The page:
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letters | RECONSIDERING NUANCES IN THE AARON SWARTZ CASE

Core principle forgotten in this case: sensitivity in punishment

Roy Singham, Founder and chairman of Freedom to Connect speaks during the memorial service for Aaron Swartz, Saturday, Jan. 19, 2013 in New York. Friends and supporters of Swartz paid tribute Saturday to the free-information activist and online prodigy, who killed himself last week as he faced trial on hacking charges. (AP Photo/Mary Altaffer)

AP

Roy Singham, Founder and chairman of Freedom to Connect speaks during the memorial service for Aaron Swartz, Saturday, Jan. 19, 2013 in New York. Friends and supporters of Swartz paid tribute Saturday to the free-information activist and online prodigy, who killed himself last week as he faced trial on hacking charges. (AP Photo/Mary Altaffer)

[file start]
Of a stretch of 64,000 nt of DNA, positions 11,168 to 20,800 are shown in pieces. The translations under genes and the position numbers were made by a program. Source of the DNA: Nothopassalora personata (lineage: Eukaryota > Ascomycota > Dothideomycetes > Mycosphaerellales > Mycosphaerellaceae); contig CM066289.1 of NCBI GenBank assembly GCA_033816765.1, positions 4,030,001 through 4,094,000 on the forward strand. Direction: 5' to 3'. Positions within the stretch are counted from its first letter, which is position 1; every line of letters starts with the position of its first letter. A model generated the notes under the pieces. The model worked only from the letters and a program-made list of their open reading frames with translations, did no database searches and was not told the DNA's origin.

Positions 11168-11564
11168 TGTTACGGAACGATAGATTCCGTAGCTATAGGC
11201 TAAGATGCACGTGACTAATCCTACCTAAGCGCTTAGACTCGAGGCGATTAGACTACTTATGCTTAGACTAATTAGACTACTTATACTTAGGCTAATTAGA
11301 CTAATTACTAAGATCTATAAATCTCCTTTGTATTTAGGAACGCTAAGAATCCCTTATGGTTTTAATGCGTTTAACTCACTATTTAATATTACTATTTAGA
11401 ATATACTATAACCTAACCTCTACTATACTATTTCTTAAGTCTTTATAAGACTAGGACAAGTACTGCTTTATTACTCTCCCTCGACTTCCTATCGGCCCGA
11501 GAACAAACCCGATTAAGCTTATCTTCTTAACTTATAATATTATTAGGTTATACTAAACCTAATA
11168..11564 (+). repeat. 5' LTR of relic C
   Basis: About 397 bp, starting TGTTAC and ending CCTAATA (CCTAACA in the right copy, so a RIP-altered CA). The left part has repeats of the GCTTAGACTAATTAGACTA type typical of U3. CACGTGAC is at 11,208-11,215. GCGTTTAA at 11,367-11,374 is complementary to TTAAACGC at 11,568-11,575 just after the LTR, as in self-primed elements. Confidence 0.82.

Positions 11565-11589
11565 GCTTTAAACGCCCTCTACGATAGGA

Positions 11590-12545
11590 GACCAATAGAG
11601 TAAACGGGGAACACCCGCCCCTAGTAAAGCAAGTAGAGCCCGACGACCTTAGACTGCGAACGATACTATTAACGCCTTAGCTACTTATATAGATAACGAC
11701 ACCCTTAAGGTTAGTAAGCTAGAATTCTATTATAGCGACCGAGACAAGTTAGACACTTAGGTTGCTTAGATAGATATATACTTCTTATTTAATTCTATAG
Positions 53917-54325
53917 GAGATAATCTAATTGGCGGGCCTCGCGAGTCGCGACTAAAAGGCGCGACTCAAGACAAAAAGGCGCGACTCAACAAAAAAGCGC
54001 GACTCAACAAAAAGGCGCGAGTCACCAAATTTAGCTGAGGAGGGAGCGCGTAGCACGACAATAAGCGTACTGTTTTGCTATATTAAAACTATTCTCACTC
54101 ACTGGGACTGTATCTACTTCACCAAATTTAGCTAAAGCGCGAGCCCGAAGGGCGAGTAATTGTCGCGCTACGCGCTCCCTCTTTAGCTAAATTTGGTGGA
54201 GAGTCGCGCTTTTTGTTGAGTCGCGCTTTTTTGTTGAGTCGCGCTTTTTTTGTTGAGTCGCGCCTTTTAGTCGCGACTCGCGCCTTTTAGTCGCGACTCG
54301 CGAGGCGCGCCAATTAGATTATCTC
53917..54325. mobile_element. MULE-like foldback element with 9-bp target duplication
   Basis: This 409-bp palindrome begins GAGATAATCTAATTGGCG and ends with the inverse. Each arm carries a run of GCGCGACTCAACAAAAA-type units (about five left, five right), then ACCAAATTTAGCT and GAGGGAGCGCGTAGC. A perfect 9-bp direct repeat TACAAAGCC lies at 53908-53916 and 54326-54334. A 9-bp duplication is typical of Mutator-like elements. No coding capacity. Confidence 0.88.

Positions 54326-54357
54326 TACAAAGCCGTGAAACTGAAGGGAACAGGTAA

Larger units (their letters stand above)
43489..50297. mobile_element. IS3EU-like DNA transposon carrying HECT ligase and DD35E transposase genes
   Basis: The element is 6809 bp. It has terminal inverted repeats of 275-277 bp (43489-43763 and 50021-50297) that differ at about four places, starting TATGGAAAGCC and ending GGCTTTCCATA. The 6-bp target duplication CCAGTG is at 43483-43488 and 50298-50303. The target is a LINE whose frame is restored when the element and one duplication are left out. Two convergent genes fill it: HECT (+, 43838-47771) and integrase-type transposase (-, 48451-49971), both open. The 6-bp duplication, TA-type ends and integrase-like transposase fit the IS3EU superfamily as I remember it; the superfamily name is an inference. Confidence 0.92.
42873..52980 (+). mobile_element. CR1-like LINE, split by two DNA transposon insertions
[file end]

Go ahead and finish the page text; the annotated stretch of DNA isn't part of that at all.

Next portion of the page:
I have to differ with the “bottom line” of one of your readers, Philip Kalinowsky (“Swartz was not above the law,” Letters, Jan. 22), when, in regard to Aaron Swartz, he quotes an old maxim of seasoned criminals: “If you can’t do the time, don’t do the crime.” I have no doubt that this young man, who was feeling the full and oppressive weight of federal prosecutors, would have received much fairer treatment from any of the judges in the US District Court in Boston who, by and large, try to fashion sentences that adhere to a core principle, as announced by the Supreme Court, that sentencing judges “must consider every convicted person as an individual and every case as a unique study in the human failings that sometimes mitigate, sometimes magnify, the crime and the punishment to ensue.”

Sadly, in her zeal, the US attorney ignored another maxim that is central to the criminal justice system: The punishment must not only fit the crime but also the defendant.

Bruce Macdonald

Billerica

The writer is a criminal defense attorney.

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